Riley Banks interviews Frédérique Molay, the best-selling author of The 7th Woman, which is the first in an ongoing series of edge-of-your-seat police procedurals set in Paris focusing on the city’s elite Criminal Investigation Division and its Chief of Police Nico Sirsky.
This book won France’s most prestigious crime fiction award, was named Best Crime Fiction Novel of the Year, and is already an international bestseller. It was published in English by the digital-first publisher Le French Book.
Firstly, tell us a little bit about you and how you came to be a writer.
That is a hard question for me to answer. I’m shy and let my characters speak in my place. If I talk about why I write crime fiction novels, then I will certainly reveal a little bit of who I am. One of the keys lies undoubtedly in the fact that there are two people inside me. One is Cartesian, realistic, reasonable, ordered, the filing kind, and the other is a dreamer, the story-telling kind, who feels the need to flee, to escape and to forget. Perhaps also I feel the need to establish a special bond with the reader that you find in the interactive game offered by the mystery genre. Perhaps it is because I am attracted to the fight between good and evil and the search for the truth as well. In 1791, the French philosopher Nicolas de Condorcet said, “The friends of truth are those who are seeking it, not those who boast about having found it.” And also, perhaps I am afraid of death and I am trying to come to grips with that. What could be more reassuring than discovering a motive and a culprit, a good explanation for a death?
How did I come to writing? When I learned to read, it was like a revelation. It was incredible to discover that letters formed words, then sentences and, finally, stories – stories that take you into a parallel world, a fourth dimension, a land of dreams—and nightmares. Very quickly, I became intrigued by the mechanisms of suspense that keep readers turning the pages of a book. So, I made a wish: to discover this power granted to novelists so that I too could make others feel such strong emotions. To do that, I wrote my first novel when I was eleven years old.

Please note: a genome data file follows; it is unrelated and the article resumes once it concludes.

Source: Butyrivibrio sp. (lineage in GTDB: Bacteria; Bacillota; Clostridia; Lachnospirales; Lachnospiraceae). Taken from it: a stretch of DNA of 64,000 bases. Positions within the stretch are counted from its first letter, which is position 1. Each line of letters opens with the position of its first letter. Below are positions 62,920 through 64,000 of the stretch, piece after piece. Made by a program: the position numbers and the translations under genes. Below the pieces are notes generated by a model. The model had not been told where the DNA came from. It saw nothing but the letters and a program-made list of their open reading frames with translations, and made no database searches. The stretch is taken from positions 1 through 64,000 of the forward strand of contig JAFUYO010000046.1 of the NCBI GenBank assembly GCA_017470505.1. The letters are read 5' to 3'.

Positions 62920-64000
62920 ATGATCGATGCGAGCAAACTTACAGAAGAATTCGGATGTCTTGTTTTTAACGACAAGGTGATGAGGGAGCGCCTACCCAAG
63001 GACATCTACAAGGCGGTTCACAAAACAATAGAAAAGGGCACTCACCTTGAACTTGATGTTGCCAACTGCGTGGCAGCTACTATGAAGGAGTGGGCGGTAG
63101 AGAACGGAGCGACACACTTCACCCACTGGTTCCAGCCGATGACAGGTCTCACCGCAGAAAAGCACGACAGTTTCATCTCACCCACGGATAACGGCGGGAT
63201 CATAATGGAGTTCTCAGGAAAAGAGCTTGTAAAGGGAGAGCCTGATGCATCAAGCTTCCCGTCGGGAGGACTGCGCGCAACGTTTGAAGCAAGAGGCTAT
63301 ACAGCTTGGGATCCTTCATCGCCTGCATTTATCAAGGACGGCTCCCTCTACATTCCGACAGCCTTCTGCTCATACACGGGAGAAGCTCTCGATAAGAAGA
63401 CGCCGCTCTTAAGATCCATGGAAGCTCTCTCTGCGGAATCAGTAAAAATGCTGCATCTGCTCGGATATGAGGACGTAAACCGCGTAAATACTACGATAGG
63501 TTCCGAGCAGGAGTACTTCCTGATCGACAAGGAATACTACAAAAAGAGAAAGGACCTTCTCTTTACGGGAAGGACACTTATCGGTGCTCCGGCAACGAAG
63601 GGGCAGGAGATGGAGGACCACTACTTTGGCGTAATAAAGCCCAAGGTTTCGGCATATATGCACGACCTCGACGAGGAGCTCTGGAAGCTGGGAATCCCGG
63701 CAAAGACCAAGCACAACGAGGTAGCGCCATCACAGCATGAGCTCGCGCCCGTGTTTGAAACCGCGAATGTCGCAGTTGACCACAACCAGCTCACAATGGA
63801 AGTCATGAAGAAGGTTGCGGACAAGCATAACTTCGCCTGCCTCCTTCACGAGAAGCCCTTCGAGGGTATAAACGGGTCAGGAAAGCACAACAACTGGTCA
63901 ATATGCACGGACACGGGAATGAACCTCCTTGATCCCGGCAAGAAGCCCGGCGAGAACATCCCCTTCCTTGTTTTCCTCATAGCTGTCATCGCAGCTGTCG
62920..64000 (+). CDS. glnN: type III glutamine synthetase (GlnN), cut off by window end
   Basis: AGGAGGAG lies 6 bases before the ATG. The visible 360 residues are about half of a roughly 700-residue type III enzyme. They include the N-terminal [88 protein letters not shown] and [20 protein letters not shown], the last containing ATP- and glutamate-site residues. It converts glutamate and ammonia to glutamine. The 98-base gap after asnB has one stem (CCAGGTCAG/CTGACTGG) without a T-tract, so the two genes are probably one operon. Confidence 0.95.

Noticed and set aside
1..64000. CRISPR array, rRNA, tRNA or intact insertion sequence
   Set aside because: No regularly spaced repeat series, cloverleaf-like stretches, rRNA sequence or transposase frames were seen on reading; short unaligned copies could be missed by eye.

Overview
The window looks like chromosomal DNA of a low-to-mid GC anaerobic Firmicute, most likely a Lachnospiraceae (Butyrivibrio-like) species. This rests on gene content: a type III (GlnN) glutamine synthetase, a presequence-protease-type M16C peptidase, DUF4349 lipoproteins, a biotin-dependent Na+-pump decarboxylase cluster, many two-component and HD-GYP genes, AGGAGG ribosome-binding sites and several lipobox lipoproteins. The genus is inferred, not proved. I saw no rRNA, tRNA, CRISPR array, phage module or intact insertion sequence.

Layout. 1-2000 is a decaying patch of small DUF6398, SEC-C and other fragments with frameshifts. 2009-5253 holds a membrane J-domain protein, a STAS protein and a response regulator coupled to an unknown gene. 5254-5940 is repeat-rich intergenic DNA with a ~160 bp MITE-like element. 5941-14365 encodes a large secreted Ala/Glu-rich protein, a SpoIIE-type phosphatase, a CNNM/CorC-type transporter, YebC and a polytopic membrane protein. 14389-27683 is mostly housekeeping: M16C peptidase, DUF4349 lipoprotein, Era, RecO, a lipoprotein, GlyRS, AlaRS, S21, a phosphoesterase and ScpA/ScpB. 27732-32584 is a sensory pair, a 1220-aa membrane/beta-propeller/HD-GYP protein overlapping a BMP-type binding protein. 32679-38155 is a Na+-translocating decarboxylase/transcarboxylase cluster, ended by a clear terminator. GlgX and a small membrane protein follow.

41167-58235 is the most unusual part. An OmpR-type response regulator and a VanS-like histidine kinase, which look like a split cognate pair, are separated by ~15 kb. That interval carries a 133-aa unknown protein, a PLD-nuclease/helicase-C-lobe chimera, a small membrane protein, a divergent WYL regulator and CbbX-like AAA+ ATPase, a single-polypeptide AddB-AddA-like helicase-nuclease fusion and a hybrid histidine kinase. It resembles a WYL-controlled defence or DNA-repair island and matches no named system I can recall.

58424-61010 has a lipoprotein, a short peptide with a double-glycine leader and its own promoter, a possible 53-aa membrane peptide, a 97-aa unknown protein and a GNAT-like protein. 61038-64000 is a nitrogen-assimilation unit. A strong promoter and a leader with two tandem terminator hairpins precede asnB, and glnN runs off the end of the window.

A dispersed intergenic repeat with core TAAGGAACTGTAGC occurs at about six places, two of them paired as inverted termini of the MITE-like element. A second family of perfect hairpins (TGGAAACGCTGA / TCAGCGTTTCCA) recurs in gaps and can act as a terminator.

Tell us about The 7th Woman and what makes it special.
Who doesn’t dream about visiting Paris, one of the world’s most beautiful cities? The 7th Woman is like a plane ticket there. It introduces you to Police Chief Nico Sirsky, a likeable hero who is something like those American super-cops and superheroes. He is the product of a European-style melting pot, as his family had fled the Ukraine in the early twentieth century, settling in France. It’s got crime and a love story and a race against the clock. Just what you need…
Describe your favorite scene in the book.
That is for readers to decide. The reader’s pleasure is mine.
If you had to choose one favorite character, who would it be and why?
My hero Nico Sirsky, of course. But also his mother Anya, because she’s got a little bit of my paternal grandmother in her. My grandmother loved American series, and we used to love to watch them together. That and her Ukrainian ancestry left their mark on me. I miss her, which is certainly why I created Anya. They share the same deep blue eyes and flamboyant Slavic personality.
If your book were made into a movie, who would you want to play the main characters?
For Nico Sirsky: Simon Baker, Bradley Cooper, Daniel Craig or Ryan Gosling.
For his mother Anya Sirsky: Diane Keaton, Glen Close or Helen Mirren.
For his sister Tanya: Gwyneth Paltrow, Charlize Theron, Kate Winslet or Reese Witherspoon.
As Dr. Caroline Dalry: Anne Hathaway or Natalie Portman.
As Dr. Armelle Vilars, the redheaded chief coroner: Julianne Moore.
Where do you draw your inspiration? Is there anything in your book based on real life experiences, or is it all fiction?
I am regularly in contact with police officers, coroners and judges in order to describe these characters and their jobs in a realistic way. I go to 36 Quai des Orfèvres—an address as famous to the French as Baker Street or Scotland Yard to the English—in order to soak up the atmosphere and give readers the feeling of being there. There, I hear a lot of tricks and stories that will find their way into my novels. The plot stems from my imagination, though. That said, reality often outdoes fiction.